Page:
The cost of compromised credentials creeps up

Evaluate needs, set up strong protocols to match security services with actual risk

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The most com­mon cre­den­tials are a com­bi­na­tion of user­name and pass­word, but those have lost a good bit of their pro­tec­tive pow­ers. Next-gen­er­a­tion cre­den­tials also are edg­ing toward a pre­car­i­ous place. Here’s what you need to know about the dan­gers of com­pro­mised cre­den­tials and how to mit­i­gate those risks.

ed-note_infoarmor_christian-leesThe speed of work these days puts enor­mous pres­sures on InfoS­ec, IT and work­ers alike to rush the cre­den­tial­ing process. Employ­ees, con­trac­tors and even ven­dors are rapid­ly cre­den­tialed with lit­tle atten­tion giv­en to secu­ri­ty rules such as lim­it­ing access per job roles, enforc­ing secure pass­words, and imme­di­ate­ly revok­ing cre­den­tials after an employ­ee moves on. These are but a few of the dan­gers that lead to com­pro­mised cre­den­tials.

When pass­words and user­names linger long after an employ­ee, con­trac­tor or ven­dor rela­tion­ship has end­ed, crim­i­nals get to choose from a smor­gas­bord of cre­den­tialed iden­ti­ties with which to phish employ­ees and even top exec­u­tives.

And when auto­mat­ed sys­tems ren­der short, inef­fec­tive pass­word choic­es or, con­verse­ly, over­ly long ones that users must write down to remem­ber, they end up com­pro­mised quick­ly. Add to that any pass­word shar­ing prac­tices and secu­ri­ty short­cuts dur­ing sign-ons (such as stor­ing a pass­word in a brows­er) and things get more pre­car­i­ous. Yet, all of this is com­mon.

These prac­tices rep­re­sent sig­nif­i­cant risk con­sid­er­ing that accord­ing to Verizon’s 2016 Data Breach Inves­ti­ga­tion Report, 63 per­cent of con­firmed data breach­es involved weak, default or stolen pass­words.

Unfor­tu­nate­ly, PINs and tokens can fall prey to shod­dy secu­ri­ty prac­tices as can sev­er­al of the next-gen­er­a­tion cre­den­tial­ing pro­to­cols. This means the cost of data breach­es will con­tin­ue to esca­late.

Per the Ponemon Cost of Data Breach 2016 report, the aver­age cost of a breach has jumped to over $4 mil­lion per inci­dent. That’s a 29 per­cent increase since 2013 and a 5 per­cent increase since last year. But this stag­ger­ing fig­ure doesn’t include dam­ages to brand rep­u­ta­tion, cus­tomer con­fi­dence, an executive’s career, or oth­er relat­ed costs in dam­ages or recov­ery.

For­tu­nate­ly, com­pa­nies can mit­i­gate risks and regain con­trol.

Pol­i­cy makes bet­ter prac­tice

The key to mak­ing effec­tive pol­i­cy is to con­sid­er the work process­es and stag­ger the cre­den­tial process­es to fit. For exam­ple, a pass­word may suf­fice for access to pub­lic-fac­ing infor­ma­tion with no trans­ac­tion, iden­ti­fy­ing or sen­si­tive infor­ma­tion. These pass­words should still be encrypt­ed and pro­tect­ed, but they shouldn’t slow down the user.

On the oth­er end of the spec­trum, where access to high­ly sen­si­tive infor­ma­tion is need­ed, stronger, more com­plex pass­words and secu­ri­ty lay­ers such as bio­met­rics, cryp­to­graph­ic keys or out-of-band con­fir­ma­tion codes can be added.

The point is to match the secu­ri­ty mea­sures to the actu­al risk. But you also want to make your pol­i­cy work­able in the real world.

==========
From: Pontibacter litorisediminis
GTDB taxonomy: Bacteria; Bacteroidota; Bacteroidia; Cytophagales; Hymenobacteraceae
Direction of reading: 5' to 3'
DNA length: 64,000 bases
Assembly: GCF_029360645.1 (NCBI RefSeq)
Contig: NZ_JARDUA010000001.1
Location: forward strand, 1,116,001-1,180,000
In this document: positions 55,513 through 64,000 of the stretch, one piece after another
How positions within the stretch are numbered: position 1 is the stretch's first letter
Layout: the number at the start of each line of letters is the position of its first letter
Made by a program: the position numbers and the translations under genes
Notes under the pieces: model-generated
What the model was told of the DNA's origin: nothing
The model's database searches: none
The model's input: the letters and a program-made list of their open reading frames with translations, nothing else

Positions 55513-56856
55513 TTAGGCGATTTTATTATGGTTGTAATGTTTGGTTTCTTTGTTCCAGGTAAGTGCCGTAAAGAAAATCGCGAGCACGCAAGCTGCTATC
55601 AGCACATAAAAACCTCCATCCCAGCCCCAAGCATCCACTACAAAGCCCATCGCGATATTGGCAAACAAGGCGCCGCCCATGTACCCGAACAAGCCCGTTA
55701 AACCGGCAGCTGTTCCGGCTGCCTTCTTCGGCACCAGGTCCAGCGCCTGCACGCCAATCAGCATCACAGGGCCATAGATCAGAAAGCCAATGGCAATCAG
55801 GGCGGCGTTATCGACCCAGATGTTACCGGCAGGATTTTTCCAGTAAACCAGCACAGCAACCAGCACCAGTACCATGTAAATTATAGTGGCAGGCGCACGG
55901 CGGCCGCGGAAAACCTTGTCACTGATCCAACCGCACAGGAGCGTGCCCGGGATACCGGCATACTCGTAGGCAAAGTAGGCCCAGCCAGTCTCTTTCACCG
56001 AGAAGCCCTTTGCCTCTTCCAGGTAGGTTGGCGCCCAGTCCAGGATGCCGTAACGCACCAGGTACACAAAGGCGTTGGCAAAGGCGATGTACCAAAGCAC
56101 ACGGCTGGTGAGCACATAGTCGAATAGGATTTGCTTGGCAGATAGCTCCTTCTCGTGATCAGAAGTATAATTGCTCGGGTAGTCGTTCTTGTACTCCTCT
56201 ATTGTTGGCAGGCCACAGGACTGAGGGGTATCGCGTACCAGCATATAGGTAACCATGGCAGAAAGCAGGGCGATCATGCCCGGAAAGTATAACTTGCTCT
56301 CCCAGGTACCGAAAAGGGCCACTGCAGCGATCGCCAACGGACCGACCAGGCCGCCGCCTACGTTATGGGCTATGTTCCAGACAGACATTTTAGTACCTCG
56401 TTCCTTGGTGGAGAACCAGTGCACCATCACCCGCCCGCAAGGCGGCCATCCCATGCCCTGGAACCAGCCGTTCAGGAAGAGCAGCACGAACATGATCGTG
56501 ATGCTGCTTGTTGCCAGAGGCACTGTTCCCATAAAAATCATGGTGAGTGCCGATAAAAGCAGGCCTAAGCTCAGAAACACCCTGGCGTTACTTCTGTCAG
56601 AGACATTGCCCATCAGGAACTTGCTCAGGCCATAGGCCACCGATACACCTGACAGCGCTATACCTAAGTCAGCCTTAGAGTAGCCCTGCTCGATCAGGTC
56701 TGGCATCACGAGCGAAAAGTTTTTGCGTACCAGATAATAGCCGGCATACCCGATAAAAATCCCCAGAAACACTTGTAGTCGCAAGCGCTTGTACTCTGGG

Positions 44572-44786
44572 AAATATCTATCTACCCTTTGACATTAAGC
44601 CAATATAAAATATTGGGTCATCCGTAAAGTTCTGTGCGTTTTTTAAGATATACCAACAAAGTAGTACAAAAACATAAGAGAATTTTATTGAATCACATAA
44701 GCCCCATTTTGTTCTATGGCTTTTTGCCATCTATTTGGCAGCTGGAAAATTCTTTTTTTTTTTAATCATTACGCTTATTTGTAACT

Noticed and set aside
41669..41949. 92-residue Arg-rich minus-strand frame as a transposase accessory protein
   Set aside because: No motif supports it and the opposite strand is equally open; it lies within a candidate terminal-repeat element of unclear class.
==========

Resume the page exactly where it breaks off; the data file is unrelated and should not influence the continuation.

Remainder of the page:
Con­sid­er ask­ing users to think of a long sen­tence that means some­thing to them and cap­i­tal­ize every sec­ond, third, fourth or oth­er let­ter in every word. They also should use at least one sym­bol.

Also, it is a good idea to involve busi­ness users and exec­u­tives in the pol­i­cy devel­op­ment so that what you end up with is work­able for all par­ties. This means bet­ter adop­tion and adher­ence.

Adding secu­ri­ty tech, ser­vices to your arse­nal

It’s impor­tant to not only use strong cre­den­tials, but to asso­ciate known behav­iors with those cre­den­tials. If for exam­ple, you know that Bill comes to the office on Tues­days and Thurs­days but works remote­ly the rest of the week and that he rou­tine­ly access­es cer­tain types of files, it becomes much hard­er for a crim­i­nal to use Bill’s com­pro­mised cre­den­tials unde­tect­ed

Mon­i­tor­ing activ­i­ty such as pass­word resets, unusu­al fund trans­fers, unau­tho­rized account access reports, unex­pect­ed address changes, and pub­lic record alerts also are help­ful in catch­ing malev­o­lent char­ac­ters quick­ly.

For­tu­nate­ly, secu­ri­ty ser­vices can han­dle all of these issues. How­ev­er, not all secu­ri­ty ser­vices are cre­at­ed equal.

Dif­fer­ences in threat intel­li­gence

One of the key areas that dif­fer­en­ti­ates secu­ri­ty ser­vices is threat intel­li­gence. But that’s a broad term and the ser­vices offered may be unclear, so it pays to dig deep­er for a bet­ter under­stand­ing.

For exam­ple, some secu­ri­ty ven­dors rely heav­i­ly on Open Source Intel­li­gence (OSINT) data that is pub­licly avail­able and some­times unver­i­fied. While there is val­ue in shared threat infor­ma­tion, it is dif­fi­cult to authen­ti­cate and eval­u­ate the threat when there is insuf­fi­cient or unver­i­fied infor­ma­tion avail­able.

Secu­ri­ty ven­dors who proac­tive­ly scan Dark Web sites, hack­er dump sites, hack­tivist forums, file-shar­ing por­tals, data leaks and bot­net exfil­tra­tion, and mal­ware logs to both ver­i­fy the pub­licly shared OSINT data and har­vest addi­tion­al threat data pro­vide the most pro­tec­tion.

Close­ly eval­u­ate what a secu­ri­ty com­pa­ny means when it says “threat intel­li­gence” before you sign on.

Com­pro­mised cre­den­tials will always be a poten­tial prob­lem but with the right part­ner, the risk can be con­tained.

More sto­ries relat­ed to secu­ri­ty pro­to­cols:
Cre­ate safer pass­words for all your online accounts
Admit­ting there are secu­ri­ty prob­lems with encryp­tion is the first step toward a solu­tion
Pass­word vaults help pro­tect your dig­i­tal life